Nous avions un été semblable
Lorsque j’en devins amoureux!

L’horrible soif qui me déchire
Aurait besoin pour s’assouvir
D’autant de vin qu’en peut tenir
Son tombeau; — ce n’est pas peu dire:

Je l’ai jetée au fond d’un puits,
Et j’ai même poussé sur elle
Tous les pavés de la margelle.
— Je l’oublierai si je le puis!

Au nom des serments de tendresse,
Dont rien ne peut nous délier,
Et pour nous réconcilier
Comme au beau temps de notre ivresse,

J’implorai d’elle un rendez-vous,
Le soir, sur une route obscure.
Elle y vint — folle créature!
Nous sommes tous plus ou moins fous!

Elle était encore jolie,
Quoique bien fatiguée! et moi,
Je l’aimais trop! voilà pourquoi
Je lui dis: Sors de cette vie!

Nul ne peut me comprendre. Un seul
Parmi ces ivrognes stupides
Songea-t-il dans ses nuits morbides
À faire du vin un linceul?

Cette crapule invulnérable
Comme les machines de fer
Jamais, ni l’été ni l’hiver,
N’a connu l’amour véritable,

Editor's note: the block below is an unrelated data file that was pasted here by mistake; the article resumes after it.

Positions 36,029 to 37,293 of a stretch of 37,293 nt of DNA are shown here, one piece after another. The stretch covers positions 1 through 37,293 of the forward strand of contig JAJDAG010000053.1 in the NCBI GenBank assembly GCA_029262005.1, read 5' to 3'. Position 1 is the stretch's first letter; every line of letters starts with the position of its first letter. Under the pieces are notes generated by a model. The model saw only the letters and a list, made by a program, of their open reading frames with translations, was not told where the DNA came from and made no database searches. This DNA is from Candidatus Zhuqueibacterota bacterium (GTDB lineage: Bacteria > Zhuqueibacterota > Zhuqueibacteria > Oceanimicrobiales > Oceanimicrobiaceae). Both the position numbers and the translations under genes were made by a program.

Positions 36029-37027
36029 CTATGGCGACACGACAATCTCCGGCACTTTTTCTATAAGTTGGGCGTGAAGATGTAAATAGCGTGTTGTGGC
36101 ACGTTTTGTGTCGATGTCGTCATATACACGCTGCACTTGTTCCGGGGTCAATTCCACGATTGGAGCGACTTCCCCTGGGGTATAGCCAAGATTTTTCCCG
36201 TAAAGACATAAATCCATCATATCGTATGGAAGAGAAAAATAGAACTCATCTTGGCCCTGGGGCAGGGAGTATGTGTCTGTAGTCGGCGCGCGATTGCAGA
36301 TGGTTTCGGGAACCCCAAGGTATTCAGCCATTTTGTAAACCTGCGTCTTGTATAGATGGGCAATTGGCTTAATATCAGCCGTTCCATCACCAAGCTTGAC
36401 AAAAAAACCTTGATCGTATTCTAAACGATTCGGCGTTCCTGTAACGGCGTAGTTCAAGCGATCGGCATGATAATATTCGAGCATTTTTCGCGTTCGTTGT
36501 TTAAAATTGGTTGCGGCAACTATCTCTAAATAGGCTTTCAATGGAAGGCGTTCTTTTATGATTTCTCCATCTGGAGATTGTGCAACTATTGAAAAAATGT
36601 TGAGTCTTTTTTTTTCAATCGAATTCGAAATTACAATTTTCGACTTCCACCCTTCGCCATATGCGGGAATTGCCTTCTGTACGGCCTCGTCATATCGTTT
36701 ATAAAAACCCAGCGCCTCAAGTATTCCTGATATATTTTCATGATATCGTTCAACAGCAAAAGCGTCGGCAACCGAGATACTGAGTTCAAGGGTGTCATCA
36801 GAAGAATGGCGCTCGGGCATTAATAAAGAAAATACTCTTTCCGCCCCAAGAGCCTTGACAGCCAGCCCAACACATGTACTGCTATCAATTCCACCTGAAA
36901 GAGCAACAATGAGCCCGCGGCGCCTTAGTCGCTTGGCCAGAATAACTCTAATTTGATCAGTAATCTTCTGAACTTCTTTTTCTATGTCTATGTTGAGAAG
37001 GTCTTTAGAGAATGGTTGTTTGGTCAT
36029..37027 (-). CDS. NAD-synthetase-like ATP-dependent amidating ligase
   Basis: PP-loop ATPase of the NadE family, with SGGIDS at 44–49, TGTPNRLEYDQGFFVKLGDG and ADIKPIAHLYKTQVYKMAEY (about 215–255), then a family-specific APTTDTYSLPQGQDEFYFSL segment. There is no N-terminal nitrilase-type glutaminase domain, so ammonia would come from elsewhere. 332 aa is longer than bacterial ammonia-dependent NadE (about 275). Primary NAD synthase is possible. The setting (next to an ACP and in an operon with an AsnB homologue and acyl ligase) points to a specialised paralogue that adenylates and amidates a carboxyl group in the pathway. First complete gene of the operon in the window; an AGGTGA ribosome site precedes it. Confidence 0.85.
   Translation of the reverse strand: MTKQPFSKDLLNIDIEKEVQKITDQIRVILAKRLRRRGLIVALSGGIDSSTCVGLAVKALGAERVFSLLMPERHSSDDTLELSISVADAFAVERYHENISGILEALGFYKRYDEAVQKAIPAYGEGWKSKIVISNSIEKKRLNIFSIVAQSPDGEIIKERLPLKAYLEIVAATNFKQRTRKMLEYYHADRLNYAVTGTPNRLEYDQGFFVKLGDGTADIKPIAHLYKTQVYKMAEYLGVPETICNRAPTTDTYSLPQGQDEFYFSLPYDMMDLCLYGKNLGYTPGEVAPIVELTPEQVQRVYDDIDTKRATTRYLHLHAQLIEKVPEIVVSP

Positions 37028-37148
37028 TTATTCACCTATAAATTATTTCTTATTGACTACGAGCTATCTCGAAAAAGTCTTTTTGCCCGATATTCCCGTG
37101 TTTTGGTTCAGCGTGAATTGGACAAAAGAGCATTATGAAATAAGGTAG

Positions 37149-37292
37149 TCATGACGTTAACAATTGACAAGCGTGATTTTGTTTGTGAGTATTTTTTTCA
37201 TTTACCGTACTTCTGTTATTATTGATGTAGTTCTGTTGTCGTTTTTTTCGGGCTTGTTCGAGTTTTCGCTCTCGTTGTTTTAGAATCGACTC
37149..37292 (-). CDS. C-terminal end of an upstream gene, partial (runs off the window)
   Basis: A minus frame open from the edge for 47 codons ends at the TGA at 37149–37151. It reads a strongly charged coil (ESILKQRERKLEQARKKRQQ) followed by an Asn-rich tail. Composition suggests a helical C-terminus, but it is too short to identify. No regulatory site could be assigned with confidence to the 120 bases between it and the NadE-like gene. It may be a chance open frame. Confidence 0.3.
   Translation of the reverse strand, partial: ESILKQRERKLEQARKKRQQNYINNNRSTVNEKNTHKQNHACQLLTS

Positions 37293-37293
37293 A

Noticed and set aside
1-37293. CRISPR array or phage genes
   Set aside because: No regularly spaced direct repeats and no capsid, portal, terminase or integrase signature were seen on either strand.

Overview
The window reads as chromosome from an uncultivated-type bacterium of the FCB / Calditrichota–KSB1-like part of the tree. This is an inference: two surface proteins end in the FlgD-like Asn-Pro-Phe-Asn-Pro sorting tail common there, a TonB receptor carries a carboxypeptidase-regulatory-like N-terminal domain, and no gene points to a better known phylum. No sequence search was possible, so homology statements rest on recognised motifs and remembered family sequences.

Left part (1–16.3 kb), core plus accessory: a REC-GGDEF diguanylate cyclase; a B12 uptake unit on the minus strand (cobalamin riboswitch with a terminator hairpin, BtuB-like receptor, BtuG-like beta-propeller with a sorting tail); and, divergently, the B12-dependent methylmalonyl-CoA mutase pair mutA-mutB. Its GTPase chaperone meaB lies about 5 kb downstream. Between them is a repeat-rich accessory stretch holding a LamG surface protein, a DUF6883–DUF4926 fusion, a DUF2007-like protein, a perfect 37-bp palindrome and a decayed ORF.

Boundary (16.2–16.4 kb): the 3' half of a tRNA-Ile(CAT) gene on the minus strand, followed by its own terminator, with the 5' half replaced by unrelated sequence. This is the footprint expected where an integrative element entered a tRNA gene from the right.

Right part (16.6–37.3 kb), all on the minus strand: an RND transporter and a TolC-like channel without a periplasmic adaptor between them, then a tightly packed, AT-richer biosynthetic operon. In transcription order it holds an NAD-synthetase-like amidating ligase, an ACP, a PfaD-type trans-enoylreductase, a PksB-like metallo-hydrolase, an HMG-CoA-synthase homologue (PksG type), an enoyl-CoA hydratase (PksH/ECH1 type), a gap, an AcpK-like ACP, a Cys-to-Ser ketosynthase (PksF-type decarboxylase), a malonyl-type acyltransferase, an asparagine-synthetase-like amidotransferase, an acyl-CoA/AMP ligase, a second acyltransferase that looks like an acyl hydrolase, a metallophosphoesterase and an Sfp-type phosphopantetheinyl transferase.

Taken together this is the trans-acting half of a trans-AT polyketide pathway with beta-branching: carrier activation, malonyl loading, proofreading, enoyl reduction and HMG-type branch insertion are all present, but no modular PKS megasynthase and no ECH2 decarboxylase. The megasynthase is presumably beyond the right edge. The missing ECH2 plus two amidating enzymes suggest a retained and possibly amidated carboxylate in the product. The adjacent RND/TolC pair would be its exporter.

Avec ses noirs enchantements,
Son cortège infernal d’alarmes,
Ses fioles de poison, ses larmes,
Ses bruits de chaîne et d’ossements!

— Me voilà libre et solitaire!
Je serai ce soir ivre mort;
Alors, sans peur et sans remords,
Je me coucherai sur la terre,

Et je dormirai comme un chien!
Le chariot aux lourdes roues
Chargé de pierres et de boues,
Le wagon enragé peut bien

Ecraser ma tête coupable
Ou me couper par le milieu,
Je m’en moque comme de Dieu,
Du Diable ou de la Sainte Table!

Charles Baudelaire
Le Vin de l’assassin

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More in: Archive A-B, Archive A-B, Baudelaire, Baudelaire, Charles

Friedrich Hölderlin: Da ich ein Knabe war…

Da ich ein Knabe war…

Da ich ein Knabe war,
Rettet′ ein Gott mich oft
Vom Geschrei und der Ruthe der Menschen,
Da spielt′ ich sicher und gut
Mit den Blumen des Hains,
Und die Lüftchen des Himmels
Spielten mit mir.

Und wie du das Herz
Der Pflanzen erfreust,
Wenn sie entgegen dir
Die zarten Arme streken,

So hast du mein Herz erfreut
Vater Helios! und, wie Endymion,
War ich dein Liebling,
Heilige Luna!

Oh all ihr treuen
Freundlichen Götter!
Daß ihr wüßtet,
Wie euch meine Seele geliebt!

Zwar damals rieff ich noch nicht
Euch mit Nahmen, auch ihr
Nanntet mich nie, wie die Menschen sich nennen
Als kennten sie sich.

Doch kannt′ ich euch besser,
Als ich je die Menschen gekannt,
Ich verstand die Stille des Aethers
Der Menschen Worte verstand ich nie.

Mich erzog der Wohllaut
Des säuselnden Hains
Und lieben lernt′ ich
Unter den Blumen.

Im Arme der Götter wuchs ich groß.